Shop Talk

Retailers, consumers and prices

Check Out Line: Anyone bidding on an overhaul at eBay?

March 12, 2009

ebayCheck out the transformation eBay, the Internet’s premier auction website, hopes to pull off.

Trying to ease fears its best days are in the rearview mirror, eBay is counting on growth at its PayPal payments system and jump-starting its lagging core business.

Chief Executive John Donahue has vowed “ruthless” change to its model.

Skeptics saw nothing new in eBay’s plans, however. Analysts have said eBay needs to raise its performance in the recession and fend off online retailer Amazon.com, which has stolen market share.

On Thursday, Barclays cut its price target on eBay to $14 from $15 per share.

While eBay recognizes marketplace challenges and the need for site innovation, Barclays analyst Douglas Anmuth said in a note that “we still thought the day was light on details & this raises more questions about execution given the co.’s recent track record & the now lofty goals over the next few yrs. Having confidence in 2011 outlook is also difficult when co. seems to have limited visibility in 2009.” 

Bernstein analyst Jeffrey Lindsay said in his research note that turning around eBay’s marketplaces business will be more difficult and take longer than expected, but he raised his price target on the shares.

“We are raising our  target price slightly to $15.50 (from $14) to reflect management’s more aggressive strategies for PayPal and Skype, but we continue to rate eBay Market Perform.” 

Also in the basket:

Beermakers not eyeing new sports deals in downturn

Smithfield Foods posts third quarter loss

Retailers cut costs, prices to fight recession

Neiman Presses Designers for Cuts (Wall Street Journal)

(Reuters photo)

Comments

Good riddance–eBay turned its back on the folks who brought it to the dance, the small-time auctioneers of antiques, collectibles, etc.

Bring on the next generation of low-cost online auction sites! This one is dead.

Posted by Lou | Report as abusive
 

Half of the items I looked at on e-bay recently trigger the phishing protection I have. What good is it serving. They only want big sellers and all the one-item posters that made e-bay what it is have been cut out. It’s about getting rid of stuff – not about who can sell the most, for the most profit. I also noticed that people post for a low initial amount – and then rape you on the postage.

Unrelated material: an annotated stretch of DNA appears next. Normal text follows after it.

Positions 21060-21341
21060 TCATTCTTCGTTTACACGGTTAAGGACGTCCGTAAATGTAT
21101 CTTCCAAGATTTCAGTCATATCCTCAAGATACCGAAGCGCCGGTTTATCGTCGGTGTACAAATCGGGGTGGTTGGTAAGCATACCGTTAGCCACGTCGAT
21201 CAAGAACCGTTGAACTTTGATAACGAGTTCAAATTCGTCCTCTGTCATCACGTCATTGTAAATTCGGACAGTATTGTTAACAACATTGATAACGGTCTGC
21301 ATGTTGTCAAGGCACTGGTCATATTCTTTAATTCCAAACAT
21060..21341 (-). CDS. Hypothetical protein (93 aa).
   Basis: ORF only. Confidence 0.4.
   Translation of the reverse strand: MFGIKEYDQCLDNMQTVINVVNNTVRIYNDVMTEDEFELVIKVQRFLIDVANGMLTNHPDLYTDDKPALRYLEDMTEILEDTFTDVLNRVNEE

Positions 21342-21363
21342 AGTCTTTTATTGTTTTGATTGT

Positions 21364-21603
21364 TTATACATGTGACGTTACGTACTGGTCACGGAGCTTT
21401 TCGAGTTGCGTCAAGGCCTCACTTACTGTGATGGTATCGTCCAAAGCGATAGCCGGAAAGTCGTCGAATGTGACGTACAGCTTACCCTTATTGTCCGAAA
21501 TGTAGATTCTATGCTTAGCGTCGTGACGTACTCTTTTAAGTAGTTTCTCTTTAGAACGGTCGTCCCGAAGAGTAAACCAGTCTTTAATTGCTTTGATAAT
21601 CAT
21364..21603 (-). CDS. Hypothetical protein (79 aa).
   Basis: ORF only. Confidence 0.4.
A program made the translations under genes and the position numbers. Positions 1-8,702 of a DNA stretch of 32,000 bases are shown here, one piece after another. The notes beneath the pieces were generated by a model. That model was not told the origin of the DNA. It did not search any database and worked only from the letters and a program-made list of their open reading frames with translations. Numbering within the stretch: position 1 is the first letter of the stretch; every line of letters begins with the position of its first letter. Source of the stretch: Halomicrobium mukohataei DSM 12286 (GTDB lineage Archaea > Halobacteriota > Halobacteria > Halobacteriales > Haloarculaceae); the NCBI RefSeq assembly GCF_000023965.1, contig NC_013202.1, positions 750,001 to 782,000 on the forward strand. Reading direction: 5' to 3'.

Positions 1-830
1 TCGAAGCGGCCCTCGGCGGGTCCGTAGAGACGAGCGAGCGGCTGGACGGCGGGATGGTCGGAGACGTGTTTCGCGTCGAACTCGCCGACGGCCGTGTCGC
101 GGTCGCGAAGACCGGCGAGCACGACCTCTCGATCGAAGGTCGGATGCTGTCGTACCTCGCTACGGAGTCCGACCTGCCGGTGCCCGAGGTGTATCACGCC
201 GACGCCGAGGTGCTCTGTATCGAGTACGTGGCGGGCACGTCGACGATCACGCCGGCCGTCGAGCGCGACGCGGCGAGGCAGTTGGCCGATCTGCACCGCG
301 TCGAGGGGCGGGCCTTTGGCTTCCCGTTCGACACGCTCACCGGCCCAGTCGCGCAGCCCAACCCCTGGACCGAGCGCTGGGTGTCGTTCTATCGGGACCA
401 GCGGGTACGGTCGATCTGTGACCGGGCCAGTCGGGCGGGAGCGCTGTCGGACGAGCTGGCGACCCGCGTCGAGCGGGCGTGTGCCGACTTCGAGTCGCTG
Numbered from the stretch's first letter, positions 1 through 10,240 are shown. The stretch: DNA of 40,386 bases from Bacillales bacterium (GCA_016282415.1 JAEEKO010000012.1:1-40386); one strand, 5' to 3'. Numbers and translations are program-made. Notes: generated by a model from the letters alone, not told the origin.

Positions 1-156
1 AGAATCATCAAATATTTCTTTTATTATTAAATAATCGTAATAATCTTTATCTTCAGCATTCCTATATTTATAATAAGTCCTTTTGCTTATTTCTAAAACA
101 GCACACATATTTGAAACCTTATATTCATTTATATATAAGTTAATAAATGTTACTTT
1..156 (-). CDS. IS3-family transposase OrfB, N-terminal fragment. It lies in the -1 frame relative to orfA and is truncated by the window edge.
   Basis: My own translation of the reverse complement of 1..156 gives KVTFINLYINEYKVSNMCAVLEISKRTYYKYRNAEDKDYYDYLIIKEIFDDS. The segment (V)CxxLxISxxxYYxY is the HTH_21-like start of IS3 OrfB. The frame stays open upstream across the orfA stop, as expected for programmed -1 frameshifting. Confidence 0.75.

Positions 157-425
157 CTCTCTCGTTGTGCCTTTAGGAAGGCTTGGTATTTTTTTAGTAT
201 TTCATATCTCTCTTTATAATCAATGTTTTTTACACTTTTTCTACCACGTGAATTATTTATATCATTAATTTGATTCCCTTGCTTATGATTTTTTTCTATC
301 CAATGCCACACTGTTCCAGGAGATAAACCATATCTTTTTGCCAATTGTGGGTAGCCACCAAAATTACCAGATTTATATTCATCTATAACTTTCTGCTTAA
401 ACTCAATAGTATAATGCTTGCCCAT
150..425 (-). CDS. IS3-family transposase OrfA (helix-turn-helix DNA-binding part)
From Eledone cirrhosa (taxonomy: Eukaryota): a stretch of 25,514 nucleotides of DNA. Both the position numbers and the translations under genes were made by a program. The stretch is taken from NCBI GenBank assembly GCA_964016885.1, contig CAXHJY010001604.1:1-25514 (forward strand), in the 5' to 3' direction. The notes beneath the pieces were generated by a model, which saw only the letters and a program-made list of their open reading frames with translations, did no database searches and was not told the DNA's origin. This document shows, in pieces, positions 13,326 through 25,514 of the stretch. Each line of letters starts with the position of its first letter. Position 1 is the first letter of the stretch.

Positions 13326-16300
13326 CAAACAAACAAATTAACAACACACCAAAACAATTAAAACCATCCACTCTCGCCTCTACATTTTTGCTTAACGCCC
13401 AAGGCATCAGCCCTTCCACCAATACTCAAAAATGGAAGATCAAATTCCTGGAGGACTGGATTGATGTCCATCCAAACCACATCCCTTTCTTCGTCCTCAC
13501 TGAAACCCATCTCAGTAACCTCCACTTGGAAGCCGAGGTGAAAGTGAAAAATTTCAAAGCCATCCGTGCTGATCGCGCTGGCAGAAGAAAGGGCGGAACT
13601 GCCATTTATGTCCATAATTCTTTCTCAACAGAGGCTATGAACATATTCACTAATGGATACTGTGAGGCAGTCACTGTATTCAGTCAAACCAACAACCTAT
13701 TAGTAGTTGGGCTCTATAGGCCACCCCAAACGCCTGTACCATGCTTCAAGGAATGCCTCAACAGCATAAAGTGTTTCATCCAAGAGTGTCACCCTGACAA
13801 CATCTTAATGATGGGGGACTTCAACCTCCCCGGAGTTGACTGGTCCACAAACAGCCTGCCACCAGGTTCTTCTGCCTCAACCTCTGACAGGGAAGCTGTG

It’s just not like it was when it started. It’s gotten ridiculous, overpriced and obviously dangerous(if it triggers phishing that often, and it’s the only site that has triggered mine, so far). Amazon.com is NOT a bidding site, so how should it be “competition”? It’s not – e-bay just sucks now….maybe if they quit being greedy and went back to the way it was when it started…I might actually go there and buy something.

Posted by Gunner | Report as abusive
 

Good article, but good points on ebay predicting 3 years out quite happily, but no ideas on the next year or so, and analysts’ concerns with actual execution – certainly they’ve executed Ebay itself. You’d think that good management could have grown the company while transforming it. PAYPAL is the one bright spot in Ebay’s self generated panoply of disasters, but I’m pretty sure PAYPAL has done so well because Donahoe and company have been focussing on ruining Ebay – that jobs pretty well completed now, so onto other areas! Great! The black thumbs have arrived – I suspect we’ll see a ton of well-meant but misguided decisions on PAYPAL and it’ll join EBAY in its dive. No amount of colorful PowerPoint ballons will be able to keep it up.

Posted by Dave | Report as abusive
 

Ebay is just fat and lazy. Amazon is really fast and active.

 

Too little – too late ! As has been pointed out, they tried to change their business model at the expense of it’s smaller and, it could be argued, most profitable members. However, the changes they have enforced, such as the feedback system, and tried to enforce, such as mandatory PayPal in Australia has alientated it’s original loyal membership. I would not want ot be an investor banking on an upswing to it’s glory days.

Posted by Craig S | Report as abusive
 

You’ve got a management team that knows they want to innovate and disrupt something, but they have no idea what, and they certainly don’t know the value proposition of their own marketplace. This does not bode well for the future of the company, or certainly any stakeholders there, namely sellers. The management team always speaks of the “velocity” their marketplace has, but nowadays, it is rocketing straight down.

Posted by Daveym | Report as abusive
 

Post Your Comment

We welcome comments that advance the story through relevant opinion, anecdotes, links and data. If you see a comment that you believe is irrelevant or inappropriate, you can flag it to our editors by using the report abuse links. Views expressed in the comments do not represent those of Reuters. For more information on our comment policy, see http://blogs.reuters.com/fulldisclosure/2010/09/27/toward-a-more-thoughtful-conversation-on-stories/
  •